Local TV

New Station-Group Finances Could Give Life to Syndie Marketplace

Tribune's emergence from bankruptcy and healthier finances for ION, Young, Pappas and others are cause for optimism 4/26/2010 03:45:00 AM Eastern

IN 2010, TV station groups such as Tribune and Young
are due to restructure their finances, eliminate debt
and exit Chapter 11 bankruptcy, giving syndicators
hope that cleaned-up balance sheets will augur a livelier
programming market. Other groups, including Ion
and Pappas, already have gone through this process and
emerged on the other side.

“This is a good thing for the industry,” says Justin
Nielson, analyst at SNL Kagan. “Now stations can start
trading at the right multiples, and they won’t have that
overhanging debt that’s been in the picture over the past
three years.”

EntourageThis debt-for-equity swap scenario, which leaves broadcast
groups under bank ownership, is now common. Broadcasters
expanded ownership over the past decade by acquiring
highly leveraged assets under the assumption that the
advertising market would remain
healthy. Instead, many TV station
businesses have crumbled in the
past two years due to the advertising
recession, which saw revenues
drop as much as 25%. As a result, stations have not
had money to invest in new programming or even,
in some cases, to continue to pay existing license fees
for previously acquired shows.

New reasons to play
Tribune’s reemergence is particularly good news for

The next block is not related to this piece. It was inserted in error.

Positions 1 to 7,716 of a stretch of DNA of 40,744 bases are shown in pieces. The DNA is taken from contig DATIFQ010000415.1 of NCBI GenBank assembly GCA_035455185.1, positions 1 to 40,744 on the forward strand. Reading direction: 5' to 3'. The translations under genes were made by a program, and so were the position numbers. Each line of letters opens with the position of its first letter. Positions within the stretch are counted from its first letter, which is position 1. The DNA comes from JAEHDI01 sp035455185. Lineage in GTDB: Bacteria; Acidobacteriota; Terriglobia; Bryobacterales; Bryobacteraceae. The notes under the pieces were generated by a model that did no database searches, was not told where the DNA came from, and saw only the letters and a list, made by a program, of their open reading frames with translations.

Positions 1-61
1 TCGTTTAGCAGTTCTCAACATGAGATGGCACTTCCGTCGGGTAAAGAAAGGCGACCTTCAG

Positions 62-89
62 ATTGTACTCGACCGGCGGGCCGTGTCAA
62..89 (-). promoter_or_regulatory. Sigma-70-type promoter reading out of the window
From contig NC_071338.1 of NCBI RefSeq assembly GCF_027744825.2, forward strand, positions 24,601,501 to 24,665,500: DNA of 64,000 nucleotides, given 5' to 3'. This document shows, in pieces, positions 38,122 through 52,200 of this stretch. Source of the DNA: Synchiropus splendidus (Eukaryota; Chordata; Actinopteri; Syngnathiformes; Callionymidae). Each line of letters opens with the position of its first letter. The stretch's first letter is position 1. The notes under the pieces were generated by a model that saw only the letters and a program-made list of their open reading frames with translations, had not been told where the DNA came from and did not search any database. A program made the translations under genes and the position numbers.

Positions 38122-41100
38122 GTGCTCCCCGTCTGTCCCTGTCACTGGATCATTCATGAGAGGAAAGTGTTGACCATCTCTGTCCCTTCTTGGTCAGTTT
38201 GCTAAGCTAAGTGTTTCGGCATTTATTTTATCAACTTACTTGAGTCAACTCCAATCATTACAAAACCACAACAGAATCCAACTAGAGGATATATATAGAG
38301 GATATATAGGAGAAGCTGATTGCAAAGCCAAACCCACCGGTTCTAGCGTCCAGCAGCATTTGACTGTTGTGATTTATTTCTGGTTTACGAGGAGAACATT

syndicators, but other groups—including Ion, Young,
Pappas, New Vision and Freedom—also may be more
willing to play in the syndication market now that their
finances are looking healthier. Ion, in particular, with
58 TV stations in markets across the country, may become a
more active buyer of syndicated programming, says a company
source. Two years ago, Ion bought CBS Television Distribution’s
Criminal Minds and Ghost Whisperer for primetime
runs. With plenty of time to fill, Ion may want to acquire more
first-run and off-net programming in the coming months.

Tribune has remained an active buyer of syndicated programming
since it first entered Chapter 11 bankruptcy in
December 2008. It has acquired Warner Bros.’ Entourage and
Curb Your Enthusiasm for late-night time slots, and renewed
Twentieth’s Family Guy and NBC Universal’s Maury, Jerry
Springer
and Steve Wilkos for cash license fees and barter.

Still, Tribune’s purchases have been cash-light compared
to previous acquisitions; the broadcaster paid top dollar for
Warner Bros.’ Two and a Half Men back in 2006, prior to being
acquired by investor Sam Zell. With strong stations in New
York, Los Angeles and Chicago, Tribune often sets the pace
when it comes to syndication sales.

That Tribune is preparing to exit bankruptcy just as Warner
Bros. is bringing out The Big Bang Theory for sale is not a coincidence.
Warner Bros. sits on Tribune’s creditor committee and
knows exactly where Tribune stands. And Warner Bros. has
made it clear that it expects to get big bucks for Big Bang.

“Tribune’s bankruptcy shouldn’t be an issue,” says one
syndicator. In fact, “it’s more likely that their finances will
be on track,” says Bill Carroll, VP of programming at Katz
Media Group. “It should have a positive effect, not a negative
one.”

March